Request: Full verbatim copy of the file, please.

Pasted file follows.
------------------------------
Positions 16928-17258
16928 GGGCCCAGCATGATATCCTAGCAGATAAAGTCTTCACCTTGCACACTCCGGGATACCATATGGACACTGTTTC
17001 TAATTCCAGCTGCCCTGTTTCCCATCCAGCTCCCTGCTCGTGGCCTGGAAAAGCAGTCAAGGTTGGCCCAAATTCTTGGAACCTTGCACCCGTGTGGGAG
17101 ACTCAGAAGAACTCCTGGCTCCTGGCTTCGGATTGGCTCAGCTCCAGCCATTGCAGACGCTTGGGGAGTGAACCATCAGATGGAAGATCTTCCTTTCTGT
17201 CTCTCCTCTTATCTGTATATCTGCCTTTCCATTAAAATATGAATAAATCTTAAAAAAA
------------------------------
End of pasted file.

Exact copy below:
Positions 16928-17258
16928 GGGCCCAGCATGATATCCTAGCAGATAAAGTCTTCACCTTGCACACTCCGGGATACCATATGGACACTGTTTC
17001 TAATTCCAGCTGCCCTGTTTCCCATCCAGCTCCCTGCTCGTGGCCTGGAAAAGCAGTCAAGGTTGGCCCAAATTCTTGGAACCTTGCACCCGTGTGGGAG
17101 ACTCAGAAGAACTCCTGGCTCCTGGCTTCGGATTGGCTCAGCTCCAGCCATTGCAGACGCTTGGGGAGTGAACCATCAGATGGAAGATCTTCCTTTCTGT
17201 CTCTCCTCTTATCTGTATATCTGCCTTTCCATTAAAATATGAATAAATCTTAAAAAAA